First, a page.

I did emerge and see a photo of ARod dressed in his Halloween costume. I’m assuming he was dressed as Rocky Balboa. Seriously, that had to be a costume, right?
Speaking of people trying to pull our legs, Josh Pahigian tries to salute ballpark hot dogs by taking us to Los Angeles and someplace called “Pink’s” for place no. 72 in his “101 Baseball Places to See Before You Strike Out.”
Based on this entry, the book should be renamed “100 Baseball Places and one Hollywood Eatery That Has Nothing to Do With Baseball.”
Seriously, even Josh points out that the place has a Hollywood motif, and that you have to look hard to find a baseball connection.
The fact that Josh looked to Los Angeles for hot dogs is an outrage and makes be uneasy about places Nos. 73 through 101.
I shall come to his rescue.
Alternative place No. 72A) Nathan’s Famous, Coney Island.
Nathan’s, of course, is the kind of hot dog served at Citi Field and formerly at Shea. So it only makes sense that we had to return to the epicenter of all things Nathan’s to pay proper tribute when we returned to the homeland this past summer.
Hot dogs have been a ballpark staple since Harry M. Stevens began serving them at the Polo Grounds in the early 1900s.
Tim and Andrew liked thier dogs.
History tells us that Polish immigrant Nathan Handwerker, in 1916 opened his small stand at Coney Island, serving the dogs and crinkle-cut fries are served with a little fork.
The company's Web site claims President Franklin Delano Roosevelt served Nathan's Famous hot dogs to the King and Queen of England in 1939, and had the dogs shipped to Yalta when he met with Winston Churchill and Joseph Stalin.
Dad, Tim, Andrew and I headed to Coney Island after seeing the Mets beat the Cardinals 9-0 in our Citi Field debut.
After braving the Cyclone and Wonder Wheel, we made our way down to Nathan’s. Things had changed, but not that much. Dad ordered a round of dogs and fries, and we sat down on some tables to watch the colorful world that is Coney Island walk past.
There are massive signs about the annual hot dog eating contest, which seems kind of freakish.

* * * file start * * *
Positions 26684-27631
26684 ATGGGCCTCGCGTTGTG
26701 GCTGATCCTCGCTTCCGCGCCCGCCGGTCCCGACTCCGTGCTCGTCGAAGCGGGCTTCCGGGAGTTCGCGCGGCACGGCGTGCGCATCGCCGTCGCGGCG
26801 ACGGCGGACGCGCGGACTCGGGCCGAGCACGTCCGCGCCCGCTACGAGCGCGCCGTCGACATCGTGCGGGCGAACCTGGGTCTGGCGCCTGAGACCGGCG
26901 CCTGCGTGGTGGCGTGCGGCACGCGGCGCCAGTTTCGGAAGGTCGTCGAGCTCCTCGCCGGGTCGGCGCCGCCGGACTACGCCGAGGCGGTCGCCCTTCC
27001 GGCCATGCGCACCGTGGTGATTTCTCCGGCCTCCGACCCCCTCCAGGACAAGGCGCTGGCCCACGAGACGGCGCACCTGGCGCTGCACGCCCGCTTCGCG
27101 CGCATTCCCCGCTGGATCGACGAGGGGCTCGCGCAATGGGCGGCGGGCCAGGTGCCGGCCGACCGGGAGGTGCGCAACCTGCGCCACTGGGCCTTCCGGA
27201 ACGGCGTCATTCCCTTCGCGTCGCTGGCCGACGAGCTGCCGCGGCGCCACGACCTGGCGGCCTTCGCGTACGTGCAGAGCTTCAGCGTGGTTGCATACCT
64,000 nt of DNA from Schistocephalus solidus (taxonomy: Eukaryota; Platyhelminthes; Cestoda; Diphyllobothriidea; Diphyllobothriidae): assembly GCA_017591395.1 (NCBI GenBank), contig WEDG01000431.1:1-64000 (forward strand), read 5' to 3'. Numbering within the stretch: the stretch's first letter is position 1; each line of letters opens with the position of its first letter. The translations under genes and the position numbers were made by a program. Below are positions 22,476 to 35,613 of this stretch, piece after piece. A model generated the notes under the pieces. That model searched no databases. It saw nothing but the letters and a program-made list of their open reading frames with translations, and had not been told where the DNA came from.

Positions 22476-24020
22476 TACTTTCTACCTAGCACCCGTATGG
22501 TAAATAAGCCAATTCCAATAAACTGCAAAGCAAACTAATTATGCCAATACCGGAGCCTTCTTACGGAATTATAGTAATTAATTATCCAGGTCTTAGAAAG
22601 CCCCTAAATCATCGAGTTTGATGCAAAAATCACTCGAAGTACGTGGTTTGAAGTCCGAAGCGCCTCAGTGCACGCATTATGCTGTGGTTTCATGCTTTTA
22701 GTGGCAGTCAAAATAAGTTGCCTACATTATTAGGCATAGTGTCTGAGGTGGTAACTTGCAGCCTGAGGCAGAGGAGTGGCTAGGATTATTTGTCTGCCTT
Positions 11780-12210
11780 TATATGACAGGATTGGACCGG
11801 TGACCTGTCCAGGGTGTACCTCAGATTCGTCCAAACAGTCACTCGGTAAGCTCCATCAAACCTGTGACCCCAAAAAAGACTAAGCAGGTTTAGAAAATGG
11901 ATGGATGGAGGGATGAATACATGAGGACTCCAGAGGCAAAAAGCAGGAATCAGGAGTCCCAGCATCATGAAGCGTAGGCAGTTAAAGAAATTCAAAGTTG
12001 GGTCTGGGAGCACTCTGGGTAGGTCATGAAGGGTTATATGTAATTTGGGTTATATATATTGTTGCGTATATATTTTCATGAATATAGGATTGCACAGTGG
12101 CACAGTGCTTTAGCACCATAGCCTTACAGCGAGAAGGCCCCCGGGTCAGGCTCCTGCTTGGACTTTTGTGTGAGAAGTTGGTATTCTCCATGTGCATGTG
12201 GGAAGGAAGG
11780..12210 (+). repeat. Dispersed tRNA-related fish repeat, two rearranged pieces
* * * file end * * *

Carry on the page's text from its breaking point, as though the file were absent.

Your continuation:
New York requires restaurants to disclose the number of calories on menus. A hot dog with bun had 296 calories. This year's hot dog eating champion, Joey Chestnut, ate a record 68 hot dogs in 10 minutes on July 4. That would be 20,128 calories.
The dogs were glorious, and I’m sure I savored my one more than Joey enjoyed his 68.
We came right from the game, though I removed my Tom Seaver jersey for safety, lest there was any hurling on the Cyclone.
I was in standing on line for a second round of Diet Cokes when I guy looked over and said, "Hey, were you at the game today?"
"Yeah! How'd you know?"
"Well, you got Mr. Met on your face."
I'd forgotten to remove the menacing Mr. Met temporary tattoo. Not that strange facial tats made me stand out in a crowd on Coney Island.
Truth be told, I’m not keen on franks at the ballpark. Order a dog at your typical stadium, and an employee will open a drawer and hand you a ball of foil, the contents of which will be a shriveled dog and a squished, soggy bun that sticks to the dog.
One of things I liked best about the old Tiger Stadium was that vendors would roam the stands with boiled dogs floating in water that I assumed was hot. (If you know otherwise, don’t tell me. I’m in my happy place.)
Anyway, the vendor would capture a dog with tongs, take a fresh bun out of a bag, slap it there and then offer you mustard or ketchup, which he’d apply from a bottle.
The dogs were Ball Parks and not Nathans, but I could pretend.